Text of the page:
Ooooohhhh… dessert bars. It’s been four months since the last time I made one. Why am I forgetting such simple and easy recipe, not to mention my most favorite form of dessert, such as this?
Yep yep, I know. I can hear your thoughts. Blondies are nothing new. There are tons of great blondie recipes out there. Mine might not be the best. But I can assure you, anyone who’ll try this will say “More please???” or “Recipe, please?” or “Can I take this home?” or “Can I take you home and bake this for me?”
Whoopsie. Instant #bae catcher ?
The main highlight for this blondie recipe is a product from the Philippines — the chewy and sweet and delicious and addicting dried mangoes. You can find them at specialty stores, groceries and supermarkets. They are practically available everywhere just like the fresh mango fruit (plenty of mango trees outside our house and in the neighborhood!) I want to use a local product this time as my support and tribute for our 118th Independence Day last Sunday.
By the way, this blondie recipe is a copycat of my favorite Red Ribbon’s Mango Bars. I really really love it! Never missed buying those Mango Bars whenever we pass by at Red Ribbon’s bakeshop.
This might not taste exactly like their Mango Bars but I guess this is the closest if not at par.
In this recipe, I used browned butter to pump up the flavor. And there’s brown sugar. Oh la la. It adds moist, extra chew and caramel aftertaste to these blondies. I liked how well the browned butter, brown sugar and dried mangoes complement each other. Imagine a blondie that tastes like butterscotch sweetened by mangoes… okay, sorry but I will now pop your thought bubbles *pop Pop PoP pOp*
The batter of this recipe is thick and sticky, so it will be quite a challenge to spread the batter evenly into the pan. We want the blondie batter cooked EVENLY, as much as possible. The first time I tried this I was in a hurry (I was making two different recipes), I did not bother to spread it evenly so the batter in the middle was thicker than the sides. So what happened was the sides baked faster than the middle making them very dry and overbaked, while the middle was still moist. So do your best! Get your sturdy spatula and work some muscles!
Sprinkle top with remaining diced dried mangoes before baking. Yummeh!
Another tip: use kitchen shears/scissors when cutting dried mangoes because they are very chewy or gummy. Knives will work but kitchen shears will make this task a lot easier.
Just like what I always say in my cookies or dessert bars recipes, these blondies are best served the next day. That’s when the flavors have conspired and connived and joined forces to make anyone say “Oh darn what’s this? It’s so goooood who the heck baked this?”
- 1/2 cup (113g) unsalted butter
- 1 1/4 cups (156g) all-purpose flour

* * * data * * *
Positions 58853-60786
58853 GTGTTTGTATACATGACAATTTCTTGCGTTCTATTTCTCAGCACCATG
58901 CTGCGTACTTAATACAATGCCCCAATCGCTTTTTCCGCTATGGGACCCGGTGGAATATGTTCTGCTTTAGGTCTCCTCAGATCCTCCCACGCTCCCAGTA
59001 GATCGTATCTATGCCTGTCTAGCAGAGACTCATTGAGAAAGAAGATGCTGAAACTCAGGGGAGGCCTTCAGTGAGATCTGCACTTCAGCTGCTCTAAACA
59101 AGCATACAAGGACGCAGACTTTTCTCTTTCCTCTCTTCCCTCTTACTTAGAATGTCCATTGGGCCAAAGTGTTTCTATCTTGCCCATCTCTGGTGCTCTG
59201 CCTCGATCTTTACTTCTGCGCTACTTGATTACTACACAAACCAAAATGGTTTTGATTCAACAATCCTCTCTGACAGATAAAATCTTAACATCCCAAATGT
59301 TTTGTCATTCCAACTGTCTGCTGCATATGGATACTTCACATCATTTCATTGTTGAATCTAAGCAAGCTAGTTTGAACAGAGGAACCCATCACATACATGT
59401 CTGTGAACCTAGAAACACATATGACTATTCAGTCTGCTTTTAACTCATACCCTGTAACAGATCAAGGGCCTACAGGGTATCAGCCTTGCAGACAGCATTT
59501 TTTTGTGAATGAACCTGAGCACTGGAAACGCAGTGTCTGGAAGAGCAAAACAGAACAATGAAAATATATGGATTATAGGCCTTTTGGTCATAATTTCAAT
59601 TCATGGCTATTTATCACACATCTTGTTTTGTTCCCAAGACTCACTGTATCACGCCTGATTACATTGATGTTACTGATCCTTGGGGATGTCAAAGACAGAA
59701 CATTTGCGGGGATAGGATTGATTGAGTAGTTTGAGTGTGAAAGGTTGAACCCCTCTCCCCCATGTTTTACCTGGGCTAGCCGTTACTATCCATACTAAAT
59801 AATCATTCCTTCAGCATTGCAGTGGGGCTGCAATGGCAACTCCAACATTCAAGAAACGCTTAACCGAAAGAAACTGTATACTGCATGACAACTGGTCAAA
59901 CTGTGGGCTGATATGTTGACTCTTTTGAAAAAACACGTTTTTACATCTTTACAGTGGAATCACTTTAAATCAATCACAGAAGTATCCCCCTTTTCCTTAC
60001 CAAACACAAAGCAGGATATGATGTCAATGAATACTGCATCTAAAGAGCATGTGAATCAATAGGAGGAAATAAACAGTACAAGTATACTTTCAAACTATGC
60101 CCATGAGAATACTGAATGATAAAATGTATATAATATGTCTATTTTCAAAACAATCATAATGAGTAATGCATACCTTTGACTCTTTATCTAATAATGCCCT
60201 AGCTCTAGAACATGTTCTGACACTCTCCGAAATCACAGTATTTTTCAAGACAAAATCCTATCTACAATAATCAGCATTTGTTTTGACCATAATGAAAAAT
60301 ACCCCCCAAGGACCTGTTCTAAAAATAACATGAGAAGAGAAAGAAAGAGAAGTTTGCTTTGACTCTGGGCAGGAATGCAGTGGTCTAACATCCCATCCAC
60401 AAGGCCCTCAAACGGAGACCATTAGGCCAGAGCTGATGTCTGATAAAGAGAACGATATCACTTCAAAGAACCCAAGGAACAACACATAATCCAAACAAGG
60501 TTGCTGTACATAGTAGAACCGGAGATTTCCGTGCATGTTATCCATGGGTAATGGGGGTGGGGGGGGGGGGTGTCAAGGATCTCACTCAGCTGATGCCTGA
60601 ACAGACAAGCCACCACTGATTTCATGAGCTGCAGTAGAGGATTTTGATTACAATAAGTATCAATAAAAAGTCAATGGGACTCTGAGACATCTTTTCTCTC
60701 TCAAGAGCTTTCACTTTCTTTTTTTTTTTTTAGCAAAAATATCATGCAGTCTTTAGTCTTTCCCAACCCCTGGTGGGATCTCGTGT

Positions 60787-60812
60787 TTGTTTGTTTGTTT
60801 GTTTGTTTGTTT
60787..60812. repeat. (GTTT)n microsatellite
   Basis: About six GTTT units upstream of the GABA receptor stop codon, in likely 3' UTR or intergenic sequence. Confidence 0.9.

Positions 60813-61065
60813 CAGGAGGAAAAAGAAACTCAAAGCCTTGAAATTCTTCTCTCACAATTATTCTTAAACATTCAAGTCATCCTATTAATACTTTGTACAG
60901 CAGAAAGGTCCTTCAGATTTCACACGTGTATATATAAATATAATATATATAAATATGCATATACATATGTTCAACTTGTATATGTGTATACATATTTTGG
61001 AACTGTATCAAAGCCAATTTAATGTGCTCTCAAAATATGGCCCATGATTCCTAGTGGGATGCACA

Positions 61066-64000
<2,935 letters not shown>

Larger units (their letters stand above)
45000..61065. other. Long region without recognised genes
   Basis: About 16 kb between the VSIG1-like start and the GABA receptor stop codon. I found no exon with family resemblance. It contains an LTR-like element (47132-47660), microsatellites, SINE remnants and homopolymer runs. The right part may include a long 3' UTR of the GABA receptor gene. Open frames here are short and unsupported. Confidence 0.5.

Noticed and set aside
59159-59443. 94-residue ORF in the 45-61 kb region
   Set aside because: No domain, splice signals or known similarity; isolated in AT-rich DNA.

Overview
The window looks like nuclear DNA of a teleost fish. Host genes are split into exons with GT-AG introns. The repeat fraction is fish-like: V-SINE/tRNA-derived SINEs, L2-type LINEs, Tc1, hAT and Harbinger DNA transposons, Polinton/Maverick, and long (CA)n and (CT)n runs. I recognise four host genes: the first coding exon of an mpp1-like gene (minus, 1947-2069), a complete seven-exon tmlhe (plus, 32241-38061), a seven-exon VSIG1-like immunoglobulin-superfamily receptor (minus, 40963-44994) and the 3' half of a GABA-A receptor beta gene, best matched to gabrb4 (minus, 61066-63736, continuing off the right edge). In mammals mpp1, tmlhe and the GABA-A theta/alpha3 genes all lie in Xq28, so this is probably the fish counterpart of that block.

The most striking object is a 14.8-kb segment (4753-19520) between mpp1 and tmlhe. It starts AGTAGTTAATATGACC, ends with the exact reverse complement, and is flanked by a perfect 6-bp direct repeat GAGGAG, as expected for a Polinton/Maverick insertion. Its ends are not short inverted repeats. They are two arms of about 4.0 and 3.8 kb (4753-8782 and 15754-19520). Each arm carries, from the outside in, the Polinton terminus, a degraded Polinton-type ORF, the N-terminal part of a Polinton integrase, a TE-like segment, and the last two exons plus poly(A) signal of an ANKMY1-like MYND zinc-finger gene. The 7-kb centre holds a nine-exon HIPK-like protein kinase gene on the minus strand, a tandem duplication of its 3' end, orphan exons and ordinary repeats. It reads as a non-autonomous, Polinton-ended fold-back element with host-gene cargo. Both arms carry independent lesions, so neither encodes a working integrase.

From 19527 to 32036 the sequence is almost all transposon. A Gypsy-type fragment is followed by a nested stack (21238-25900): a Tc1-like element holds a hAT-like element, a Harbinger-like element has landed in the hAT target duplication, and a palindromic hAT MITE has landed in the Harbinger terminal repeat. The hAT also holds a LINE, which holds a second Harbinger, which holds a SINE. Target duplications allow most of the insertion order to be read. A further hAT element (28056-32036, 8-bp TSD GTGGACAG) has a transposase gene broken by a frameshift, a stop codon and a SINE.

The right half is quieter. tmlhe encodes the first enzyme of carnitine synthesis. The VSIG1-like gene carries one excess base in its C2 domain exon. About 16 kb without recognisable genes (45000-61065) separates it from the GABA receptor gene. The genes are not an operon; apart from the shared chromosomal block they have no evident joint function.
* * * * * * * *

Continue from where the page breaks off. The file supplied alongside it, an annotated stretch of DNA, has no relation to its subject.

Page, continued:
- 1 teaspoon baking powder
- Pinch of salt (or 1/8 teaspoon)
- 3/4 cup (150g) brown sugar
- 1 large egg (or 68g when weighed w/ shell)
- 1 teaspoon vanilla extract
- 100g dried mangoes, cut into small pieces, divided
- Make the brown butter. Place butter in a lightly colored skillet or saucepan (white or silver, so you can easily see the butter browning) and set the stove to low to medium heat. The melted butter will start crackling, that's when the milk solids (white foam separating from the melted butter) will start browning. You may swirl the pan or stir with a wired whisk or heat-proof spatula to prevent the butter from browning too quickly. Once the milk solids turn golden brown, immediately transfer the browned butter to a bowl as the heat from the pan will continue to cook the milk solids. We want it golden brown, not burnt! Let the brown butter cool in the bowl as you prepare other ingredients.
- Preheat oven to 350F degrees. Line 8x8" pan with foil leaving an overhang on the sides for easy lift.
- Stir flour, baking powder and salt in a small bowl. Set aside.
- Once the browned butter has cooled, add brown sugar. Using a spatula, mix until it looks like a paste. Then add eggs and vanilla, stir. Gradually add flour mixture (in 3 additions). Fold in chopped dried mangoes. Do not overmix the batter.
- The batter will become thick and sticky so it will be hard to spread it into the pan EVENLY, but do the best you can! Sprinkle top with remaining diced dried mangoes.
- Bake for 12 minutes. When top has set and sides start to pull away from the pan then it's done. No need to wait for the top to turn golden brown. Transfer the pan into a wired rack and let it cool before cutting into squares.
- These mango blondies are best served the next day, though you can eat it right away if you can't hold yourself any longer. Blondies stay fresh for a week. Keep the leftovers in an airtight container at room temperature, but I assure you they won't last long!
- Use kitchen shears/scissors in cutting or dicing dried mangoes as they are very chewy. Knives work but takes up a lot of time (and effort) than scissors.
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